Types of Tweed
Tweed is a rough woven fabric usually made from wool. The fibers can be woven using a plain weave or twill weaves. Tweed is an extremely warm, hard-wearing fabric that is thick and stiff. Wool tweed is often woven using different colored threads to achieve dynamic patterns and colors, frequently with small squares and vertical lines. Tweed is very popular for suiting and jackets, which were originally made from the material for hunting activities.
There are many ways to make tweed fabric, and different types of tweed are named for the sheep they’re made from, where the tweed is made, or after the type of weaving technique or pattern. Here are some of the most popular types of tweed:
Harris Tweed - a legally protected type of tweed made in the Outer Hebrides, off the northern coast of Scotland. According to the Harris Tweed Act of 1993, Harris tweed is strictly defined as: “Handwoven by the islanders at their homes in the Outer Hebrides, finished in the Outer Hebrides, and made from pure virgin wool dyed and spun in the Outer Hebrides.” Harris tweeds also tend to have a lot of colours woven through them - often up to 12 coloured yarns.
Donegal tweed - named for the Irish county of Donegal, where it originated. This is one of the most popular types of tweed in the world, and it is distinguished by its rainbow-colored specks of yarn throughout the knobby surface. It is the additional random flecks of colour, often quite bright and striking, that give Donegal its special place.
Saxony tweed. Saxony tweed from merino sheep, originally made in Saxony, Germany. The tweed is very soft and smooth, due to the nature of merino wool. A fine, soft tweed usually using merino wool. Sometimes Saxony uses a mix of woollen and worsted fibres, which can make it appropriate for suits.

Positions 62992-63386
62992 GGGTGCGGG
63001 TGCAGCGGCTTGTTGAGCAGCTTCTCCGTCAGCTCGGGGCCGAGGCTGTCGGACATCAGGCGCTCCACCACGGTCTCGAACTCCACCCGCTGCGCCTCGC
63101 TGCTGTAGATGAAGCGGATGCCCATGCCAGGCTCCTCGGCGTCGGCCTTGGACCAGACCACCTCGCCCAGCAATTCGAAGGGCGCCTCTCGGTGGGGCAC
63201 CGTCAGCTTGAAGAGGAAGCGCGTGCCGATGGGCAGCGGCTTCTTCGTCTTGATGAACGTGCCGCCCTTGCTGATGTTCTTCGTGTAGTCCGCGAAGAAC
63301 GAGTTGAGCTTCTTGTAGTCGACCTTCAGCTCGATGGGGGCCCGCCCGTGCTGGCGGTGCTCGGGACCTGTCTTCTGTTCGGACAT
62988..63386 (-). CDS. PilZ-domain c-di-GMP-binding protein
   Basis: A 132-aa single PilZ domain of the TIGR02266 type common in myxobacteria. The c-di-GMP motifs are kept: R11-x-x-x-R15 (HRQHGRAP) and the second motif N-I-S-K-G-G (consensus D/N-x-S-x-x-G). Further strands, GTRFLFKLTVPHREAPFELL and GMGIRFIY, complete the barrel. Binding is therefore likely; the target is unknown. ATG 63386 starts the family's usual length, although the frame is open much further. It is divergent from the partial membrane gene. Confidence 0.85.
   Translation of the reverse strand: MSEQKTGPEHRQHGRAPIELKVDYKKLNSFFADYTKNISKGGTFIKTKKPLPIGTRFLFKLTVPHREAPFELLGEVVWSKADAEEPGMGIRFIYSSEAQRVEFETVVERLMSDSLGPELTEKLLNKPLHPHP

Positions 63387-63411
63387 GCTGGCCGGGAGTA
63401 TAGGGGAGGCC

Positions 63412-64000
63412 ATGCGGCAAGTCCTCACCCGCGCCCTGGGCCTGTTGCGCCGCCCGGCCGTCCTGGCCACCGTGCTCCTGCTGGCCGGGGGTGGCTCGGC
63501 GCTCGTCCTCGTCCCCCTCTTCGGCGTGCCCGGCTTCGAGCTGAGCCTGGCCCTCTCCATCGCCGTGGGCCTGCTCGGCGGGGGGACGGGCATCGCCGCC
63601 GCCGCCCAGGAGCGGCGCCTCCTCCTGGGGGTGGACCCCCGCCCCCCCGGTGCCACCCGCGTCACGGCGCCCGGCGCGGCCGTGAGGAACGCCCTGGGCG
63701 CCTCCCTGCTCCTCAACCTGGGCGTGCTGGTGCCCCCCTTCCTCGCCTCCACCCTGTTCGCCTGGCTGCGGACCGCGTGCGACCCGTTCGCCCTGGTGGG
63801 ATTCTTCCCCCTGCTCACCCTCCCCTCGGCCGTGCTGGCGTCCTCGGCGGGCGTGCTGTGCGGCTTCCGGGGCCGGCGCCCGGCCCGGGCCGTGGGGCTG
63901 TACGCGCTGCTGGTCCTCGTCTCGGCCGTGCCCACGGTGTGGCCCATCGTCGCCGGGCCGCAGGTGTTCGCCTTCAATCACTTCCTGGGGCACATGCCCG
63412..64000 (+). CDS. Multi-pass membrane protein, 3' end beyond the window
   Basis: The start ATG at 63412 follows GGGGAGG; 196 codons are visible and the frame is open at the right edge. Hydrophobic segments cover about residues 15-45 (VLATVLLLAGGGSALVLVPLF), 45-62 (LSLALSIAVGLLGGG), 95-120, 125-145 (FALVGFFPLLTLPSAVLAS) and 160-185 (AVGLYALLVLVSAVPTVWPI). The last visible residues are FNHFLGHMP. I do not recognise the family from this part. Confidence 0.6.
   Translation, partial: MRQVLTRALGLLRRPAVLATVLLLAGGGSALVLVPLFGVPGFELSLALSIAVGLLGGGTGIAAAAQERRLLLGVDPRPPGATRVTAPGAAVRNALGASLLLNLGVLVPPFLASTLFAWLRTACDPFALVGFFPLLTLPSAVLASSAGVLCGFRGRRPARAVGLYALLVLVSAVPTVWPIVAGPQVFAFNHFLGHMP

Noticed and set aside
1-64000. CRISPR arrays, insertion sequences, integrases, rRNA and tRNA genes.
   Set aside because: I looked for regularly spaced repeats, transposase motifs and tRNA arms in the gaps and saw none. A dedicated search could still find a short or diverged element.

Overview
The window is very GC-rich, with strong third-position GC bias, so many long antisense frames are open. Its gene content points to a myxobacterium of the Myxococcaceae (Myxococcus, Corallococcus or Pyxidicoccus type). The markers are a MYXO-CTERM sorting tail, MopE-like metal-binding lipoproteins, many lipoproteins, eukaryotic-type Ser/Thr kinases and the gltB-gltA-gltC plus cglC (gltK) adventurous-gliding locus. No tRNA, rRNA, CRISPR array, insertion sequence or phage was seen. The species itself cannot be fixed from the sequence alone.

Herringbone tweed. Herringbone is a broken twill weave that produces a pattern of V’s on the surface of the fabric. Some say the herringbone pattern looks like fish bones, hence the name.
Shetland tweed. Shetland tweed is named for the sheep from the Shetland Islands, a group of islands far off the northeastern coast of Scotland. The wool is lighter and more delicate, creating a lighter weight, casual tweed. One of the softer tweeds to come from Britain, but not particularly fine. Often spongy and good for jackets.
Barleycorn tweed. The weave of a barleycorn tweed gives the effect and look of barleycorn kernels on the surface of the fabric. It’s a very dynamic pattern and has a slightly bumpy feel.
Cheviot tweed. Cheviot tweed is named for the type of sheep used to make the wool, from the Cheviot Hills in the Scottish borders’ region. It is generally rougher and heavier than other types of tweed making it useful for heavy suits.
Overcheck twill. Overcheck twill is a plain twill fabric with a large checked design in a contrasting color completing the tweed pattern.